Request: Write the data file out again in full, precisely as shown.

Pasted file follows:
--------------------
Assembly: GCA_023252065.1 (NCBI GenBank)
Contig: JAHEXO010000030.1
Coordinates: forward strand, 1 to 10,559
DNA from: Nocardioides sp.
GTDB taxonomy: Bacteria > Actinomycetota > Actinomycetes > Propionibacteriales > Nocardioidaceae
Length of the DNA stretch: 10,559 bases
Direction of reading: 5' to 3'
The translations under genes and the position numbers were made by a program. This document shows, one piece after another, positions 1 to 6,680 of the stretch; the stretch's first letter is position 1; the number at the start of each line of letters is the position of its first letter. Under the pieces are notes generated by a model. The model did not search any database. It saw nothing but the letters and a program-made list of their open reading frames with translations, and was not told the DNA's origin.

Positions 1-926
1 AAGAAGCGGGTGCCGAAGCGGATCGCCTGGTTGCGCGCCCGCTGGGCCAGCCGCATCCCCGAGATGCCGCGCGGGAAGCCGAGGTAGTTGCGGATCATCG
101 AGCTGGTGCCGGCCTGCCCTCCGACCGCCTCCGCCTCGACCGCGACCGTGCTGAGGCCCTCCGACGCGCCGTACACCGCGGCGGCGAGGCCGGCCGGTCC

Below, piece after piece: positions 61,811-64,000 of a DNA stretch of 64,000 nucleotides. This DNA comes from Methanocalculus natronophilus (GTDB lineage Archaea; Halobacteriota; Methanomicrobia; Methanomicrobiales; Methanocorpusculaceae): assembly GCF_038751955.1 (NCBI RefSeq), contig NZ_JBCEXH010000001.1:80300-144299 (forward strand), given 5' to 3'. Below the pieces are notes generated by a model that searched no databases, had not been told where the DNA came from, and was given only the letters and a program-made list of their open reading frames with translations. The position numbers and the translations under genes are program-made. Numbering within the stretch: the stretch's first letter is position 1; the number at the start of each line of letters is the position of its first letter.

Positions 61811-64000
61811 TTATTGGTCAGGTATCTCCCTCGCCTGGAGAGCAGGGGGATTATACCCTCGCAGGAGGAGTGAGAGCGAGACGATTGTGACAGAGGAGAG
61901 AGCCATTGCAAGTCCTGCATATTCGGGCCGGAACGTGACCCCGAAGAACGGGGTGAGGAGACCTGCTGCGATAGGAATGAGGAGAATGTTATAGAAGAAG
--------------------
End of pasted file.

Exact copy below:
Assembly: GCA_023252065.1 (NCBI GenBank)
Contig: JAHEXO010000030.1
Coordinates: forward strand, 1 to 10,559
DNA from: Nocardioides sp.
GTDB taxonomy: Bacteria > Actinomycetota > Actinomycetes > Propionibacteriales > Nocardioidaceae
Length of the DNA stretch: 10,559 bases
Direction of reading: 5' to 3'
The translations under genes and the position numbers were made by a program. This document shows, one piece after another, positions 1 to 6,680 of the stretch; the stretch's first letter is position 1; the number at the start of each line of letters is the position of its first letter. Under the pieces are notes generated by a model. The model did not search any database. It saw nothing but the letters and a program-made list of their open reading frames with translations, and was not told the DNA's origin.

Positions 1-926
1 AAGAAGCGGGTGCCGAAGCGGATCGCCTGGTTGCGCGCCCGCTGGGCCAGCCGCATCCCCGAGATGCCGCGCGGGAAGCCGAGGTAGTTGCGGATCATCG
101 AGCTGGTGCCGGCCTGCCCTCCGACCGCCTCCGCCTCGACCGCGACCGTGCTGAGGCCCTCCGACGCGCCGTACACCGCGGCGGCGAGGCCGGCCGGTCC

Below, piece after piece: positions 61,811-64,000 of a DNA stretch of 64,000 nucleotides. This DNA comes from Methanocalculus natronophilus (GTDB lineage Archaea; Halobacteriota; Methanomicrobia; Methanomicrobiales; Methanocorpusculaceae): assembly GCF_038751955.1 (NCBI RefSeq), contig NZ_JBCEXH010000001.1:80300-144299 (forward strand), given 5' to 3'. Below the pieces are notes generated by a model that searched no databases, had not been told where the DNA came from, and was given only the letters and a program-made list of their open reading frames with translations. The position numbers and the translations under genes are program-made. Numbering within the stretch: the stretch's first letter is position 1; the number at the start of each line of letters is the position of its first letter.

Positions 61811-64000
61811 TTATTGGTCAGGTATCTCCCTCGCCTGGAGAGCAGGGGGATTATACCCTCGCAGGAGGAGTGAGAGCGAGACGATTGTGACAGAGGAGAG
61901 AGCCATTGCAAGTCCTGCATATTCGGGCCGGAACGTGACCCCGAAGAACGGGGTGAGGAGACCTGCTGCGATAGGAATGAGGAGAATGTTATAGAAGAAG